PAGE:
I think you explained what I was saying better than me.
    10-21-2016 01:43 PM
  14. ThrottleJohnny's Avatar
    To me, this is between Samsung and the folks making the claims. I don't have an opinion really because I don't know the whole story in any of these cases.

    It would be nice is Samsung wrote a huge check and just covered everything, but we know that's just not the way the world works.

    In the real world there is about 7 trillion yards of red tape to work through, and I'm just glad I never bothered with a Note 7, and I'm glad I don't work in an important capacity for Samsung.

    Just a nightmare.
    10-21-2016 01:51 PM
  15. lizardchest's Avatar
    The fire department in this case has pretty much said not one was actually caused by the phone.
    vs
    This is most disturbing as it still says the fires were not the actual device but may have been caused by something else.
    The leeway in these statements...
    The phone obviously had enough issues to warrant an unprecedented recall - either for real reasons or because the "Note 7" name was so damaged. If it was either of those reasons, customer service should be priority number one, imo. Don't treat your customers as liars by default. Acknowledging that the phone has an issue (which Samsung did, whether or not FDs agree...) but refusing to cover damages just looks greasy.
    10-21-2016 01:53 PM
  16. lizardchest's Avatar
    To me, this is between Samsung and the folks making the claims.
    For sure. I don't have a dog in the fight.
    But seeing how they treat other consumers is going to influence my opinion of Samsung. It's called empathy.
    As far as I can tell, the phones going up in smoke was totally random, across the world. It could've happened to anybody's phone, even mine. If it had happened to mine and Samsung was being evasive in covering my losses, I could imagine how I would feel.
    10-21-2016 01:58 PM
  17. ThrottleJohnny's Avatar
    For sure. I don't have a dog in the fight.
    But seeing how they treat other consumers is going to influence my opinion of Samsung. It's called empathy.
    As far as I can tell, the phones going up in smoke was totally random, across the world. It could've happened to anybody's phone, even mine. If it had happened to mine and Samsung was being evasive in covering my losses, I could imagine how I would feel.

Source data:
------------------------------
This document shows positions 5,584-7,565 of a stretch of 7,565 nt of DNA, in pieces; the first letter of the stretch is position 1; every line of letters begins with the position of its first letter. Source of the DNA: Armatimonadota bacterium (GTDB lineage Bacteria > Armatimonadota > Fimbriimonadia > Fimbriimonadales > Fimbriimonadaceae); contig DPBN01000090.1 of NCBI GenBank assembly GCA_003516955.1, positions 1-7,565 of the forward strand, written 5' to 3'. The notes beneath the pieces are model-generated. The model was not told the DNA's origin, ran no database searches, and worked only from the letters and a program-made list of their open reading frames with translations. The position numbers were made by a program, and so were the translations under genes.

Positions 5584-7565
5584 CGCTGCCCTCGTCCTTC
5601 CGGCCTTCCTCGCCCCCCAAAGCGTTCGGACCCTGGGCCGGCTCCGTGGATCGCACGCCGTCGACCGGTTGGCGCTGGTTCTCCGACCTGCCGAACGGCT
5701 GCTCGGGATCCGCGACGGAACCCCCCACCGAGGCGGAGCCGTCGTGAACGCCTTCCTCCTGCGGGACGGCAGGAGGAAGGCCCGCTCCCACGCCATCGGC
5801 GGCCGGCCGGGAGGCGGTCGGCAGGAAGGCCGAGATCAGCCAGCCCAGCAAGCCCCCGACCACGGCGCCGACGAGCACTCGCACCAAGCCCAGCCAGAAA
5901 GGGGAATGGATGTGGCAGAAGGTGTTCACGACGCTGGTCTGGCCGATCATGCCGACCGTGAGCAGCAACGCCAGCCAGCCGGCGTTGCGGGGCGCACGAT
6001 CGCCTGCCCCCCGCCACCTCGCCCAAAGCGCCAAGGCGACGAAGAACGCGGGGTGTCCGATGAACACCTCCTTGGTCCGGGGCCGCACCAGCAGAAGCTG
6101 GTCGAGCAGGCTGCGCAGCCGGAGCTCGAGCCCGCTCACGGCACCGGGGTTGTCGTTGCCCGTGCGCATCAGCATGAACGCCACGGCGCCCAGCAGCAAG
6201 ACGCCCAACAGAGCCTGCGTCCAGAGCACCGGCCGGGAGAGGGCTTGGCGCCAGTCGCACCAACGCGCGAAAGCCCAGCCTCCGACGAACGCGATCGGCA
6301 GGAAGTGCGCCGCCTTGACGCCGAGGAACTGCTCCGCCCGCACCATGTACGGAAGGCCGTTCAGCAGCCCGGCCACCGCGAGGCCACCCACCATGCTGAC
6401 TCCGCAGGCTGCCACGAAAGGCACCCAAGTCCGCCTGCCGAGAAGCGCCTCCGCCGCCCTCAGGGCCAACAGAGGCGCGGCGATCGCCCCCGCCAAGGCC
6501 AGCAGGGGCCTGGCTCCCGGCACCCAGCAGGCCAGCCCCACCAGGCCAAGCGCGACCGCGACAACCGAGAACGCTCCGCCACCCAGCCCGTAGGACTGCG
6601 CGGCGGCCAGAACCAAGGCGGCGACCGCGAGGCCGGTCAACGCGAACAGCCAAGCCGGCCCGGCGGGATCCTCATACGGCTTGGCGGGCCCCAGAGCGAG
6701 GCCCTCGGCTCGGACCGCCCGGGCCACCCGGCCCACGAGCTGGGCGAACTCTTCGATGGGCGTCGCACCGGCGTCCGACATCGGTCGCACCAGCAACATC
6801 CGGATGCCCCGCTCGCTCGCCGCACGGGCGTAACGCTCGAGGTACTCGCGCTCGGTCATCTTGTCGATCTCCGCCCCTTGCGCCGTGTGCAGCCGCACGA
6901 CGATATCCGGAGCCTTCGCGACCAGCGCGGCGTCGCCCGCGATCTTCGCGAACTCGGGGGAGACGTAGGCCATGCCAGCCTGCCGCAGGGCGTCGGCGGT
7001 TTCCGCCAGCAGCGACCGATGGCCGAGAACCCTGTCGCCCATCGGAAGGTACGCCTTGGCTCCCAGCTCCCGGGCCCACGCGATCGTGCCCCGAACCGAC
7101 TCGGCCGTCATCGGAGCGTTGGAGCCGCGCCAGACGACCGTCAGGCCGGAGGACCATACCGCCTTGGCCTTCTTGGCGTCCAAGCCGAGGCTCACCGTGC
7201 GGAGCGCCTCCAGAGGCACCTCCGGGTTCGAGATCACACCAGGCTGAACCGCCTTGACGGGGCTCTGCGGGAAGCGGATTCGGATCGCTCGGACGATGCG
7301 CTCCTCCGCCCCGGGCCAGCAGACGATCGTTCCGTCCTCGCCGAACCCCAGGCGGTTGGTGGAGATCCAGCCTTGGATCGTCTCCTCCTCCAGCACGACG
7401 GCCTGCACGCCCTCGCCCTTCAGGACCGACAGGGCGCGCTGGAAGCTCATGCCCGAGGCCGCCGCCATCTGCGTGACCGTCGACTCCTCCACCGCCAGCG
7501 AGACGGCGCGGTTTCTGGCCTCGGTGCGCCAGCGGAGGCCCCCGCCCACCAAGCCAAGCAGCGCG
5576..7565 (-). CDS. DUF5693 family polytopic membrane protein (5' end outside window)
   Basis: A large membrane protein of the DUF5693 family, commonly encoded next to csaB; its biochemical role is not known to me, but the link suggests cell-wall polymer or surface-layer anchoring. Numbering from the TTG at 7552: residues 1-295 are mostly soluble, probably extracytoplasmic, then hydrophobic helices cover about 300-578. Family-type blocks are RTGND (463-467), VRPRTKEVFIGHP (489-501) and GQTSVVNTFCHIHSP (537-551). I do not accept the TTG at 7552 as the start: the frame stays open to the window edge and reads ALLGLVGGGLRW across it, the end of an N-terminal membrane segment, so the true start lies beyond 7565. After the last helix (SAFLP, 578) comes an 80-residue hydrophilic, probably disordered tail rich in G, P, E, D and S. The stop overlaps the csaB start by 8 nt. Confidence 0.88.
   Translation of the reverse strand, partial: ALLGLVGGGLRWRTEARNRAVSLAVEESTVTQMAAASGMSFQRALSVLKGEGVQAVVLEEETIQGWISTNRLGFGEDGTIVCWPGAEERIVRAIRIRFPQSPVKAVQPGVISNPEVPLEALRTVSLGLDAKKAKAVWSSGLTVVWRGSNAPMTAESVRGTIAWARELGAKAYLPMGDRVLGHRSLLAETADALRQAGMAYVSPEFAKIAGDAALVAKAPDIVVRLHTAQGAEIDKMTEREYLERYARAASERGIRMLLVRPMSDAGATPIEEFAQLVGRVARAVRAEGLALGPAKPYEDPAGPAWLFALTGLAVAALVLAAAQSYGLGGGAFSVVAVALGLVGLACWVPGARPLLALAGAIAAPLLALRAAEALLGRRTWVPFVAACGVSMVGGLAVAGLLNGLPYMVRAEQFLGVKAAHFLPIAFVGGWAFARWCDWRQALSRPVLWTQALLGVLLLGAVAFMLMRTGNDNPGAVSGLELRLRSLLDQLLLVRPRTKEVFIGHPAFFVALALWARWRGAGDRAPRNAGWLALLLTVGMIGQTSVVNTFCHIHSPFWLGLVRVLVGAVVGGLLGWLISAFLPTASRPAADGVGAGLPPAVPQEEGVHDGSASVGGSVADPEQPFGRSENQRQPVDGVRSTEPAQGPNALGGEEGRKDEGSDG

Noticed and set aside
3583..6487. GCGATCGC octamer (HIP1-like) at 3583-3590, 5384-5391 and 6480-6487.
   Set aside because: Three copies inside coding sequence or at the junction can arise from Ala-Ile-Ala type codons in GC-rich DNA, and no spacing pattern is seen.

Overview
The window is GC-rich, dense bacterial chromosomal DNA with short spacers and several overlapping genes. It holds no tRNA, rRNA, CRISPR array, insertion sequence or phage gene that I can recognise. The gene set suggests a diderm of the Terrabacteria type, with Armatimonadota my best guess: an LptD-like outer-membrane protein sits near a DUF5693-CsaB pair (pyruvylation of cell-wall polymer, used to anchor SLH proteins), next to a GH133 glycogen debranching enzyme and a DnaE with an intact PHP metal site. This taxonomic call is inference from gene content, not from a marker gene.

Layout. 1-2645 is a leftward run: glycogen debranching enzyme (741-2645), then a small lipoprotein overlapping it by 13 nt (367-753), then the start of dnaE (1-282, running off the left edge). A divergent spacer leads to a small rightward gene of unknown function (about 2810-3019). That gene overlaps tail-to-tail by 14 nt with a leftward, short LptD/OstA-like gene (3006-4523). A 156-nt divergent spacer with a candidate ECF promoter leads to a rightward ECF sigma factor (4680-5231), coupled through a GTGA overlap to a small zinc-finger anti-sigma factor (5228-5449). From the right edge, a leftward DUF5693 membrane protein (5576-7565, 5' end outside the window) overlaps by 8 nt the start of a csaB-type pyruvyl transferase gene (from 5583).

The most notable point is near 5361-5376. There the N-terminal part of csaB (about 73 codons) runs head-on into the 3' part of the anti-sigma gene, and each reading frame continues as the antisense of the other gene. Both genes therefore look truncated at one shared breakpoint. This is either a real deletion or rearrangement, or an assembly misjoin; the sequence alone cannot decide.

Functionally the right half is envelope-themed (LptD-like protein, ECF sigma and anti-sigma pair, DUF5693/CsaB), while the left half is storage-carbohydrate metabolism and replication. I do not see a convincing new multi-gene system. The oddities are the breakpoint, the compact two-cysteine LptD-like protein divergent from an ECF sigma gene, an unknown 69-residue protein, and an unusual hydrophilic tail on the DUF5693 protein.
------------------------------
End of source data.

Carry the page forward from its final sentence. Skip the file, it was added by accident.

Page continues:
For sure. Let's hope Samsung steps up and eventually does the right thing. I know they are mired in muck right now, but I hope that doesn't stop them from eventually working through all of this mess.
    lizardchest likes this.
    10-21-2016 02:04 PM
  18. jgraves1107's Avatar
    I'm not one of the world's largest companies, that needs to save face in the wake of a disastrous flagship phone launch. They have the revenue to cover property damage to save face.
    I don't have a good answer regarding fraud. But as I said above, I'd rather see frauds get paid out along with legit cases, than to have legit cases not covered at all. This is more about the optics of Samsung looking greasy for searching for reasons not to stand behind the damage (likely) caused by faulty product.
    How many people do you know that aren't following this whole N7 story arc as close as you, me, and the other regulars on AC??? They don't know or care about the peripherals that may have caused the issue. All they (the general public) see is "Samsung phones exploded! Samsung's not covering property damage!"
    It's really an optics issue to me; how do you want your company to look in the eyes of the general public? A company that doesn't hesitate to believe their customers (even though 10% may be lying) or a company that looks for legal excuses to leave customers out to dry? Right or wrong, they have an image to maintain and I don't think their actions are holding water.
    Yes I do see your point. I'm sure at some point Samsung will see that as well. From that countries standpoint they do not do things the way we would do them. They don't see it as pr but as a disgrace to pay if not proven. They should have done as Apple and so many others do. Pay the money, give them new phones, here's your papers, sign them if you want it. It's like this. If my N7 had gone up Samsung could have given me a new phone for the entire family and $10,000 and no media would have seen squat.
    lizardchest likes this.
    10-21-2016 02:25 PM